Seattle resident Fred, at age 55, had a full and active life in the Spring of 2012. Fifteen years into a career with a small Seattle software company, he had risen to President, and held an equity stake in the company. The company provides Business Intelligence tools to manufacturers and distributors across North America. These software tools help provide critical information to management so they can make informed decisions. Little did he know that he was about to be faced with one of the biggest decisions of his life.
Fred’s doctor had been monitoring his PSA level, which had been rising slowly over the course of several years. When the test revealed an unusually high reading of 4.1 the doctor decided it was time for a closer look. On a Tuesday afternoon in April 2012, a Seattle urologist performed a routine, 12-core prostate biopsy.
The life-changing call came the next day: “Fred, the biopsy shows you have prostate cancer. It is present in all 12 of the samples, some as much as 100%, and there is no indication that it is contained to the prostate. Let’s meet on Friday to discuss your options. Bring your family.”
Having a career that specializes in helping people make decisions, the next step was obvious; get the information necessary to consider the treatment options, and choose the best one for his particular diagnosis. Fred began a thorough, deliberate process of reviewing the available treatment options, with an emphasis on side-effects. Over the course of the next few months he would spend hundreds of hours researching and reading, and see over a dozen doctors. Most of these conversations focused on the process and the potential side-effects of the recommended treatment option. The result was a dizzying multi-dimensional array of things to consider. Which was preferable, a higher chance of incontinence, or a higher chance of impotence? Or some combination of the two? Would you prefer surgery, where the impact is instantaneous and the recovery is gradual, or radiation, where the impact is delayed and the results may not be known for some time?
One pattern began to emerge as the process moved forward; medical providers recommend the treatment that they offer. Surgeons recommend surgery. Radiation oncologists recommend radiation. It became apparent that the medical community had assets, equipment and facilities that they needed to keep busy, and they were all motivated to bring in new patients.
An appointment with the family physician, helped bring it all into focus. After hearing all of the confusion and anxiety, he asked “Well, what is the most important thing?”. After Fred launched into a description of the treatment options and side effects the doctor interrupted and simply said “Don’t forget, Fred, the most important thing is this: you want to live”. Suddenly it was clear what had been missing. Efficacy, in terms of cancer control trumped every other consideration. And yet, Fred had found virtually no information about the relative recurrence and survival rates for each of the treatments.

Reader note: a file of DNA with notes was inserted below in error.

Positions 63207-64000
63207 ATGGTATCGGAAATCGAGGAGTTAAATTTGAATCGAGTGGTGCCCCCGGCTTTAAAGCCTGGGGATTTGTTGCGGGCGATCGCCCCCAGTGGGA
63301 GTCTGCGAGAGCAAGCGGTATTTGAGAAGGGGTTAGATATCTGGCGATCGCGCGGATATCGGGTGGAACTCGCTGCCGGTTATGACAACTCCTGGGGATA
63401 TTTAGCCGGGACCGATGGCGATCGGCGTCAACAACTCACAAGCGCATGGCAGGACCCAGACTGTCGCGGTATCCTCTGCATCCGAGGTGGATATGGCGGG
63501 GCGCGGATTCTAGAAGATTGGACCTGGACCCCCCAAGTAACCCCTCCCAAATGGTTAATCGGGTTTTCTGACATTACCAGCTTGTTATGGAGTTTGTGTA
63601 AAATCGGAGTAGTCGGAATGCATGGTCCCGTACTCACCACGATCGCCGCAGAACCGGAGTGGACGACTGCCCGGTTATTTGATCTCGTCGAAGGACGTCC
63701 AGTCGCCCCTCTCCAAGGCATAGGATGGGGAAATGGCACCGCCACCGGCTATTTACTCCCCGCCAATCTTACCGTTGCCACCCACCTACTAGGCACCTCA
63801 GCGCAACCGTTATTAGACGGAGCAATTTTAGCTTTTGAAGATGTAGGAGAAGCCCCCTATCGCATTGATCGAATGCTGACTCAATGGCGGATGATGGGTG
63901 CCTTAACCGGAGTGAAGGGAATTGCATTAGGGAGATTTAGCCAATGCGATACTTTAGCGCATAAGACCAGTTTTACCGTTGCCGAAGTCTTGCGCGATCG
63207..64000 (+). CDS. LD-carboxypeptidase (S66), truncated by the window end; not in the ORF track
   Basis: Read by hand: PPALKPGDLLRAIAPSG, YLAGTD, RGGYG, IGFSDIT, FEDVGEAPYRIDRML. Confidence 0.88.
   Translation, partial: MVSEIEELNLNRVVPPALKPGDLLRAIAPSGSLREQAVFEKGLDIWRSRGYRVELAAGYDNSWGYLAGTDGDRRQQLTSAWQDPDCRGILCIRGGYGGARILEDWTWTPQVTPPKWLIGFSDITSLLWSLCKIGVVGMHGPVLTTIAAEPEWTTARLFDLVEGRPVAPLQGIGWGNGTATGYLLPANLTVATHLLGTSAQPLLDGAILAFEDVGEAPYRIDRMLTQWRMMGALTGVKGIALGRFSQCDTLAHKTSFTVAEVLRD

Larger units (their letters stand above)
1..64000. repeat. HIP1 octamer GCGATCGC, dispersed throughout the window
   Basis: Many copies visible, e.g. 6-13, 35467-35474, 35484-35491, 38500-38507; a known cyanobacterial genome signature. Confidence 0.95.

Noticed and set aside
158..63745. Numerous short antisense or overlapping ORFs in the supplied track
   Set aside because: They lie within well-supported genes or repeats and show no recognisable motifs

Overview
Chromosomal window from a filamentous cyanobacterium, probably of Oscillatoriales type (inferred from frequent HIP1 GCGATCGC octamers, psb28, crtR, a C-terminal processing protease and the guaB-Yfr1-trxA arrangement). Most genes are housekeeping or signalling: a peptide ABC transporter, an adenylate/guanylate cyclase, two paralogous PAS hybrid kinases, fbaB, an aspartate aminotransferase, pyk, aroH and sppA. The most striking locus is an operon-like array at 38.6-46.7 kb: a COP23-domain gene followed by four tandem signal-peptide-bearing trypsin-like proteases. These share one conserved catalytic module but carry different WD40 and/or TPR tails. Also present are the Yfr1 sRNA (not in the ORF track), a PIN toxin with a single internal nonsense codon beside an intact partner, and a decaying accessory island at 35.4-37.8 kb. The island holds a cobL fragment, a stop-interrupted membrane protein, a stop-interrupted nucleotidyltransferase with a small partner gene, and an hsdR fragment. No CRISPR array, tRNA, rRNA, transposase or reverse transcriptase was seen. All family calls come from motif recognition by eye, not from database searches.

The research results from the Prostate Cancer Treatment Research Foundation provided just the information he had been missing.
The Prostate Cancer Treatment Research Foundation was formed to help prostate cancer patients by improving treatment through education and research. Interestingly, there has never been a randomized study of prostate cancer treatment outcomes, and patients find it difficult to get reliable, unbiased information about treatment results. The Foundation supports The Prostate Cancer Results Study Group (PCRSG) in its efforts to evaluate the comparative effectiveness of prostate cancer treatments using current modern literature results as a basis. The ongoing task of the group is to find comparable studies and present these studies and outcomes in an easily-understandable form to all interested groups. The Foundation goal is simple: get the best information to every patient with prostate cancer.
After a thorough review of the treatment options, and the research results, Fred chose a duo-therapy; radioactive seed implant (brachytherapy) combined with a 5-week regimen of external beam radiation (EBRT).
Fred finished treatment in October of 2012. Prior to treatment, his PSA level was 4.1 and rising. When tested in November, it was 0.27, and has been falling steadily since then. His symptoms and side-effects have been manageable, and he is getting back to a normal routine.
Fred says, “My cancer diagnosis was a life-changing event. I have a new appreciation for this wonderful life, for the people around me, and for the simple pleasures that are everywhere, if we just take a moment to appreciate them. A prostate-cancer diagnosis is not a death sentence. Good physicians, and access to the right information can lead to a good outcome. I’m very grateful for the on-going work of the Prostate Cancer Treatment Research Foundation”.